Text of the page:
Author + information
- Received February 4, 2015
- Revision received April 3, 2015
- Accepted April 9, 2015
- Published online June 1, 2015.
- Nicholas Jackson, MD∗,
- Stéphane Massé, MASc∗,
- Nima Zamiri, MD∗,
- Mohammed Ali Azam, MBBS, PhD∗,
- Patrick F.H. Lai, MSc∗,
- Marjan Kusha, MEng∗,
- John Asta∗,
- Kenneth Quadros, MD∗,
- Benjamin King, MD∗,
- Peter Backx, DVM, PhD∗,
- Raymond E. Ideker, MD, PhD† and
- Kumaraswamy Nanthakumar, MD∗∗ ()
- ∗University Health Network, Toronto, Ontario, Canada
- †University of Alabama at Birmingham, Birmingham, Alabama
- ↵∗Reprint requests and correspondence:
Dr. Kumaraswamy Nanthakumar, The Hull Family Cardiac Fibrillation Management Laboratory, Division of Cardiology, University Health Network, Toronto General Hospital, 150 Gerrard Street West, GW3-526, Toronto, Ontario M5G 2C4, Canada.
Objectives This study sought to determine the characteristics of human LDVF, particularly as it contrasts with short-duration VF (SDVF), and evaluate the role of Purkinje fibers in its maintenance.
Background The electrophysiological mechanisms of long-duration ventricular fibrillation (LDVF) have not been studied in the human heart.
Methods VF was induced in 12 human Langendorff hearts, and the hearts were examined from initiation to LDVF (10 min). Endocardial, epicardial, and transmural plunge needle mapping were performed on the hearts. Simulated LDVF was studied in canine hearts to determine the potential role of Purkinje fiber automaticity.
Results The mean age at transplant was 48 ± 20 years, and the mean ejection fraction was <20%. The mean cycle length of local activation times on the endocardium was 252 ± 66 ms in SDVF and 441 ± 80 ms in LDVF (p = 0.0002). On the endocardium and the epicardium in LDVF, cycle length was 441 ± 80 ms and 590 ± 88 ms, respectively (p = 0.0002). No endocardial to epicardial activation frequency gradient was seen in SDVF. Simultaneous transmural needle activation was most common in SDVF, whereas endocardial to epicardial activation was most common in LDVF (47.7% and 38.8% of activations, respectively [p = 0.031]). Re-entry was less common in LDVF, and over time, wave break (i.e., nontransmural propagation of wave fronts) developed. Isochronal maps of the left ventricular endocardium in LDVF identified Purkinje potentials as preceding and predominating endocardial activations. In explanted canine heart preparations, rapid pacing led to spontaneous Purkinje fiber activity that was dependent on pacing rate and duration.
Conclusions LDVF in human hearts is characterized by focal endocardial activity with mid-myocardial wave break and not by re-entry. This arrhythmia is modulated by rapid activations in early VF that lead to spontaneous Purkinje fiber activity.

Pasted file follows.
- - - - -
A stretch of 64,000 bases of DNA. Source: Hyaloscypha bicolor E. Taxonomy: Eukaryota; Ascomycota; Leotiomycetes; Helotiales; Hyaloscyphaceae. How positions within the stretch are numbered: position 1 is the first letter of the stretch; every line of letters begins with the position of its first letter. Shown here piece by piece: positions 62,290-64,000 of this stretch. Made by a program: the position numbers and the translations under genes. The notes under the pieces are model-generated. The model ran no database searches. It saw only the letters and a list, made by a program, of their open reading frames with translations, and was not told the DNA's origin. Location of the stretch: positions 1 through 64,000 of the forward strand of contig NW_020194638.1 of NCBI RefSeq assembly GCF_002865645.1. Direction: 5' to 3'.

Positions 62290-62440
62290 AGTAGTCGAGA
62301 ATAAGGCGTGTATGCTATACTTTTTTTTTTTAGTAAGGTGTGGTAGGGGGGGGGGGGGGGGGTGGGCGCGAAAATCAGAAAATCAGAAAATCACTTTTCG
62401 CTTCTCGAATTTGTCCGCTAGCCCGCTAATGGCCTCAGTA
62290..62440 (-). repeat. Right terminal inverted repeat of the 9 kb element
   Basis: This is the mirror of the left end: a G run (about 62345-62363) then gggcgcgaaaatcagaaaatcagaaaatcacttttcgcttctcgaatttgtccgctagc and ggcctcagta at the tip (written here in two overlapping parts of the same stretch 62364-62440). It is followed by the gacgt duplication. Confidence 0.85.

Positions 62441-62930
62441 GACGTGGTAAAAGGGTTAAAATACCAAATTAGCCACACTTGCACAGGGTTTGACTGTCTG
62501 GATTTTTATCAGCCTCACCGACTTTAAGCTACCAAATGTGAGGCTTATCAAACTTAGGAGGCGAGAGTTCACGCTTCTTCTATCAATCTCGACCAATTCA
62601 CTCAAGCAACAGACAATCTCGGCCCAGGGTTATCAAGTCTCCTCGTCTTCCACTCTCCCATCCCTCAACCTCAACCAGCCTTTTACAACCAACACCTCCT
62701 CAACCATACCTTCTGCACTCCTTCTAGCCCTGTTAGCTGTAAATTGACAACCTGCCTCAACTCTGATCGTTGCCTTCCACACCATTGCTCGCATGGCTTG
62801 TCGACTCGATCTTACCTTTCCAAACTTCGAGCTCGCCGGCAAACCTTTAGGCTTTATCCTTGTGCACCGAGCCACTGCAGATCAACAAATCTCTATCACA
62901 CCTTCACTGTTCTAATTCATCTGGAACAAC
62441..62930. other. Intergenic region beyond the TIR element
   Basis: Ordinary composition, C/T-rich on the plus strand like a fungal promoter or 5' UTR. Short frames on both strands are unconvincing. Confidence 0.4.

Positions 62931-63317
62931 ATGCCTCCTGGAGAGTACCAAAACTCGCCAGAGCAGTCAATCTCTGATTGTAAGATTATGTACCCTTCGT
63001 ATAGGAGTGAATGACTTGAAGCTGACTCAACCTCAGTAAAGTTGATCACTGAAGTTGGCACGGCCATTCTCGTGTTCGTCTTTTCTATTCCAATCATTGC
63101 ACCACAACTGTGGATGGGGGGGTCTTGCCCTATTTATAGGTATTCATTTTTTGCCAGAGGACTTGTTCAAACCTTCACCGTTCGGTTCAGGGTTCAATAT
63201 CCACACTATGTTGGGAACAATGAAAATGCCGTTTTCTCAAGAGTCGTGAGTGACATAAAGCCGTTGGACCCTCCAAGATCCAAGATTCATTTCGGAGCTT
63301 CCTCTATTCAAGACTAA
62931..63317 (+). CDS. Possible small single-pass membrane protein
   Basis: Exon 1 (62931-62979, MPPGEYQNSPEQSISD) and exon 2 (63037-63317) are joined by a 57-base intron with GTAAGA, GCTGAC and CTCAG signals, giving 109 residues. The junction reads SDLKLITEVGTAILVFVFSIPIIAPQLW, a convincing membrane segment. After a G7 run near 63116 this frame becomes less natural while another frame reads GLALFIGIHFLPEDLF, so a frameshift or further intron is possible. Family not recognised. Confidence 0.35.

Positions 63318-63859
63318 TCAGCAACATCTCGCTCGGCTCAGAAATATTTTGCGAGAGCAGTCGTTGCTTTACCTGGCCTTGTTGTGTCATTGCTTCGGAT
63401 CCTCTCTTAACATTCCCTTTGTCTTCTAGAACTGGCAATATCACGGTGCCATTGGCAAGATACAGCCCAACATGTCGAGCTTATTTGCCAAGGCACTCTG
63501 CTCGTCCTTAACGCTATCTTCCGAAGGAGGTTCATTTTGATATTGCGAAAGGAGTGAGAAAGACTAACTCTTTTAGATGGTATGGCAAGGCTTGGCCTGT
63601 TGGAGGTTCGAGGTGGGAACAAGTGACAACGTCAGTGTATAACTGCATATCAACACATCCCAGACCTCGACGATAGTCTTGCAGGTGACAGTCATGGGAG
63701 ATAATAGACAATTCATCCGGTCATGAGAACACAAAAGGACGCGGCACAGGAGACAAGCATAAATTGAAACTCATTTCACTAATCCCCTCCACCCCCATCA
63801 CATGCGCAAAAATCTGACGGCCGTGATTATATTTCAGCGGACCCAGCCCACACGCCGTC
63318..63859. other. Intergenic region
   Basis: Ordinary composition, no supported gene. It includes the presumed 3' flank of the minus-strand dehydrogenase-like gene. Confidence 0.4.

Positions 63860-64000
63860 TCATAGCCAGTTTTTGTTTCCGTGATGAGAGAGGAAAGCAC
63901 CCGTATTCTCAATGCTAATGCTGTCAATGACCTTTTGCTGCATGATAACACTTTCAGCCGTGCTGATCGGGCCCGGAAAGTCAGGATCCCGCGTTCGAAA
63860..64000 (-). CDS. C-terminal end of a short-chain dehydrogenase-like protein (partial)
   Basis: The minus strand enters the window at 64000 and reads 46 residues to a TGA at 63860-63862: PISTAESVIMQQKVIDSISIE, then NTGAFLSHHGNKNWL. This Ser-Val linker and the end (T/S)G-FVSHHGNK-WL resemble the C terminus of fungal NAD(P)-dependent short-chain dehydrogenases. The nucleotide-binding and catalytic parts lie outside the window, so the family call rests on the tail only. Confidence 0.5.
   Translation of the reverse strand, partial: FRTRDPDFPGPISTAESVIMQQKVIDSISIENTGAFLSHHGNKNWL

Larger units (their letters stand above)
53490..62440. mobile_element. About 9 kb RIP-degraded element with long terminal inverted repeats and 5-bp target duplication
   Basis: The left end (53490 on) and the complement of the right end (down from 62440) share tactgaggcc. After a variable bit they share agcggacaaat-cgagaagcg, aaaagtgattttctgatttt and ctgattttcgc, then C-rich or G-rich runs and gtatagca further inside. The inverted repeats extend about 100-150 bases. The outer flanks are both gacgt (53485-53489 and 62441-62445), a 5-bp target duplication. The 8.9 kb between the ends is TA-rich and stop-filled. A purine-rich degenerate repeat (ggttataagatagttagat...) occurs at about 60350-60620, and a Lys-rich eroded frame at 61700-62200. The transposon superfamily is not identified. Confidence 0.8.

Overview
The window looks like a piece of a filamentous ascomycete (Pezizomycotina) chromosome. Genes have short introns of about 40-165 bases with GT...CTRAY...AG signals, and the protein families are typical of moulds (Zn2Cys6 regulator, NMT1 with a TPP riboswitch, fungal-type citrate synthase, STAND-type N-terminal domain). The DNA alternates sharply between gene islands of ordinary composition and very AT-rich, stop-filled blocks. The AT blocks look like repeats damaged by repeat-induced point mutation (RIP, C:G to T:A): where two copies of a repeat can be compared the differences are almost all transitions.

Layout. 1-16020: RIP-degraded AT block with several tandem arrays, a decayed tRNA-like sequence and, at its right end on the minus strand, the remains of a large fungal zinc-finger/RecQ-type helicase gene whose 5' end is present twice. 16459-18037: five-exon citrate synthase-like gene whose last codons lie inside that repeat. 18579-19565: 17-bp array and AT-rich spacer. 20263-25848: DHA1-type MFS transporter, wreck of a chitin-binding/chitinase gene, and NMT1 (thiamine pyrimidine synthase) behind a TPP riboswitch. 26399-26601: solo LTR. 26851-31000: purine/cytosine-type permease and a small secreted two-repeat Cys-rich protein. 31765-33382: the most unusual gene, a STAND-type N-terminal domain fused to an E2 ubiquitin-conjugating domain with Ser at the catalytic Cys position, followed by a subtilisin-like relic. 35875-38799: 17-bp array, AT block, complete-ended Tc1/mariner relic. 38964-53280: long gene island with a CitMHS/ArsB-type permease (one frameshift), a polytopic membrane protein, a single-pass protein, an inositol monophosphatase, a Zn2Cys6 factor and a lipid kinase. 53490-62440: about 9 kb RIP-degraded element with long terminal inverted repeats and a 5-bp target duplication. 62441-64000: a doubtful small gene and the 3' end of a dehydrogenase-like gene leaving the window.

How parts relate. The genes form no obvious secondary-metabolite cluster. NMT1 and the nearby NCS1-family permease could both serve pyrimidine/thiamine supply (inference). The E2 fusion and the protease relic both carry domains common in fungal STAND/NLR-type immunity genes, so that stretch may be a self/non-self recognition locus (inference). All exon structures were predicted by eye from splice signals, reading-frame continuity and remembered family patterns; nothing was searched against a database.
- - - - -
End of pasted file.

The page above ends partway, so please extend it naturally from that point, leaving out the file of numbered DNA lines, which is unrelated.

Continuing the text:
Survival outcomes after cardiac arrest due to ventricular fibrillation (VF) decrease exponentially as time to defibrillation increases (1,2). Nonetheless, defibrillation can be performed successfully for some patients after 10 min or more of VF, and some patients survive with relatively good clinical outcomes (1). Evaluation of the electrophysiological characteristics of long-duration ventricular fibrillation (LDVF) using animal models has shown periods of organized and synchronous endocardial activation and has implicated abnormal automaticity or triggered activity from Purkinje fibers as possible drivers of VF at this stage (3). These studies have shown endocardial to epicardial activation frequency gradients (4) and earliest activation in Purkinje fibers after LDVF defibrillation failures (5), and they have shown that chemical ablation of the Purkinje system with Lugol solution leads to earlier termination of VF and loss of the endocardial to epicardial activation frequency gradients (4).
In contrast, the characteristics of short-duration (<3 min) ventricular fibrillation (SDVF) have been studied in detail in human in vivo and ex vivo models. These studies suggest that SDVF is most frequently characterized by transmural scroll wave activation, with intramural re-entry most often localizing to regions with greater fibrosis (6,7). In the clinical setting, it is at these earlier phases of cardiac arrest (SDVF) that pharmacological therapies to improve defibrillation efficacy have been studied (8,9). If VF is maintained by different mechanisms as the rhythm progresses over time, then alternative therapeutic interventions may become important in improving patient survival.
In this study, we examined myocardial activation patterns in SDVF and LDVF in myopathic Langendorff-perfused human hearts, with particular attention to transmural activation gradients and the role of Purkinje fibers in LDVF. We hypothesized that focal activity from the endocardium aids in maintaining LDVF in its later stages and in creating endocardial to epicardial activation frequency gradients.
Initially we sought to characterize the transmural activation patterns of VF in 12 cardiomyopathic Langendorff human hearts from onset to LDVF (10 min). Particular attention was given to the role of Purkinje fibers and the presence of re-entry or focal activity as VF progressed over time. A dog model was used to test the effect of rapid activations (simulated VF) on Purkinje fibers because the Purkinje system in dogs is most similar to that in humans compared to other mammals and allows for the isolation and mapping of individual Purkinje fibers.
Human LDVF study